We see Disabled Parking Placement signs in parking lots across the country. Signs that designate special parking spaces upfront and convenient to a business main door for people with disabilities.
But what is the legal definition of these signs? According to the § 46.2-1240 Code of Virginia, the "Disabled parking sign" means any sign used to identify parking spaces for use by vehicles bearing valid organizational, permanent, or temporary removable windshield placards, disabled parking license plates, or disabled parking license plates issued under § 46.2-739.
The application must be certified by a licensed physician, nurse practitioner, physician assistant, podiatrist, or chiropractor indicating that the applicant is disabled and their medical condition limits or impairs the applicant's ability to walk.
§ 46.2-1240 Code of Virginia states:
“Person with a disability that limits or impairs his ability to walk or that creates a concern for his safety while walking" means a person who, as determined by a licensed physician, podiatrist, or chiropractor:
(i) cannot walk 200 feet without stopping to rest;
(ii) cannot walk without the use of or assistance from a brace, cane, crutch, another person, prosthetic device, wheelchair, or other assistive device;
(iii) is restricted by lung disease to such an extent that his forced (respiratory) expiratory volume for one second, when measured by spirometry, is less than one liter, or when at rest, his arterial oxygen tension is less than 60 millimeters of mercury on room air;
(iv) uses portable oxygen;
(v) has a cardiac condition to the extent that his functional limitations are classified in severity as Class III or Class IV according to standards set by the American Heart Association;
(vi) is severely limited in his ability to walk due to an arthritic, neurological, or orthopedic condition;
(vii) has some other debilitating condition that, in the view of a licensed physician, podiatrist, or chiropractor, limits or impairs his ability to walk;
(viii) has been diagnosed with a mental or developmental amentia or delay that impairs judgment including, but not limited to, an autism spectrum disorder;
(ix) has been diagnosed with Alzheimer's disease or another form of dementia; (x) is legally blind or deaf; or
(x) has some other condition that, in the view of a licensed physician creates a safety concern while walking because of impaired judgment or other physical, developmental, or mental limitation.
For the purposes of these definitions, a determination of a disability by a podiatrist or chiropractor shall be limited to those conditions specified in items (i), (ii), (vi) or (vii) of this definition.
Proper Use of Disabled Parking Placards or License Plates
The placard must hang from the rearview mirror when the vehicle is in a disabled parking space.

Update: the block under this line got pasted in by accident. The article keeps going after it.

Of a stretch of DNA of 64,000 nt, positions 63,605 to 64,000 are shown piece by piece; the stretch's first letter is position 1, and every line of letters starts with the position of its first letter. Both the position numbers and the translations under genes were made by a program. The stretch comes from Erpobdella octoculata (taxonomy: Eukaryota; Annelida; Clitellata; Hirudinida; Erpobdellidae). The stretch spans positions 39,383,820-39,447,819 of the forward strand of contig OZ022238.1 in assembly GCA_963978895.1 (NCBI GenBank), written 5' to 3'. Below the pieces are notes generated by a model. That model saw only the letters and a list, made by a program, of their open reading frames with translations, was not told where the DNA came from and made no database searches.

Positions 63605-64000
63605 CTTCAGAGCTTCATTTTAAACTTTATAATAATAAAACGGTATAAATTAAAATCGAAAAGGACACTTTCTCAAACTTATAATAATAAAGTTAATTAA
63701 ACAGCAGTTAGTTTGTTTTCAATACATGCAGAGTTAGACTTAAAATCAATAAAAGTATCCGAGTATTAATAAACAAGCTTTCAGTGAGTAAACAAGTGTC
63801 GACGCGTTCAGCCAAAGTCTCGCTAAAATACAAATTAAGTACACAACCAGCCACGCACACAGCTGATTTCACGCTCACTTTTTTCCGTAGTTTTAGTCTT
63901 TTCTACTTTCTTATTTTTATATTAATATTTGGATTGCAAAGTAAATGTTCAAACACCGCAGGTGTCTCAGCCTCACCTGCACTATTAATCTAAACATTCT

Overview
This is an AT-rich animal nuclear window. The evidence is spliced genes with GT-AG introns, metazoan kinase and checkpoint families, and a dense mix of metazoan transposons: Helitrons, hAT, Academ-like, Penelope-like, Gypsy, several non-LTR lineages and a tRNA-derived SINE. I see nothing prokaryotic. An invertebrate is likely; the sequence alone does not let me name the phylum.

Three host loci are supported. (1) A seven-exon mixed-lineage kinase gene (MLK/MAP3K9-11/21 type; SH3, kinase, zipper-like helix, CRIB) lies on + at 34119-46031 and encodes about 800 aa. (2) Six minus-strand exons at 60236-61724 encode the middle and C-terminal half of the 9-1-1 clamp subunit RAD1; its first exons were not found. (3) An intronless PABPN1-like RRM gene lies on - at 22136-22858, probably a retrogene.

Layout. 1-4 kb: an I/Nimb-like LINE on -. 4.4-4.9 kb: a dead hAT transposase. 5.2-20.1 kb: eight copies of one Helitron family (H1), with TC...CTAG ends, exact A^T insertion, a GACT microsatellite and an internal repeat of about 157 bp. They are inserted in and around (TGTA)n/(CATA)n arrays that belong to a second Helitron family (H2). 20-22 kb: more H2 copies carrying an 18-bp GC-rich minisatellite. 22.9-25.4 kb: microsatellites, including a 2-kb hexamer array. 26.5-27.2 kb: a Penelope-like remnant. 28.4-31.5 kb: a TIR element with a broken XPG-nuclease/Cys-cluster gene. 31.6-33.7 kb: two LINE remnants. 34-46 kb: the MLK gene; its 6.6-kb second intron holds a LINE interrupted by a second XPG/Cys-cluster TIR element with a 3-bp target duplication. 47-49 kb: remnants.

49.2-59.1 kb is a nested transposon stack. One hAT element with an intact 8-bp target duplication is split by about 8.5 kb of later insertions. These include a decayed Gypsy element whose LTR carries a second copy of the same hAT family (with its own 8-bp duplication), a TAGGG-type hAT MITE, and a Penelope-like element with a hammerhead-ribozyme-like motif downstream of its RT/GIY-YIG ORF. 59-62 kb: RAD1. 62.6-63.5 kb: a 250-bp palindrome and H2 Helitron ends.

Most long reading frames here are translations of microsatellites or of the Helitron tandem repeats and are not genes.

The holder of the placard must be the driver or a passenger in the vehicle. In addition, the placard holder is required to carry the Disabled Parking Placard Identification Card that is issued with the placard and to present it to a law enforcement officer upon request.
Virginia's disabled parking placards and plates display the International Symbol of Access and are valid in all 50 states and other countries. Disabled parking privileges allow you to park in any parking space designated for a disabled person and park for up to four hours in metered or time-restricted spaces without paying a fee (unless prohibited by the locality). To read about rights and privileges in greater detail, refer to Disabled Parking Placard and Plate Privileges. Placards and plates do not allow you to disobey state or local parking regulations.
It is a serious misuse of placards and plates for the disabled when someone other than the person with a disability uses the placard or plate to park in a space reserved for people with disabilities. The person to whom the placard or plates was issued must be traveling in the vehicle in order to use these spaces. A conviction of this offense could result in fines of up to $500 and/or the revocation of your disabled parking privileges, requiring you to surrender your placard or plates.
Disabled Parking Placards/License Plates are NOT a badge of honor. The Americans with Disability Act (ADA) created laws to protect people with disabilities with their vehicle parking issues.
"The person to whom the placard or plates was issued must be traveling in the vehicle in order to use these spaces. A conviction of this offense could result in fines of up to $500 and/or the revocation of your disabled parking privileges, requiring you to surrender your placard or plates."
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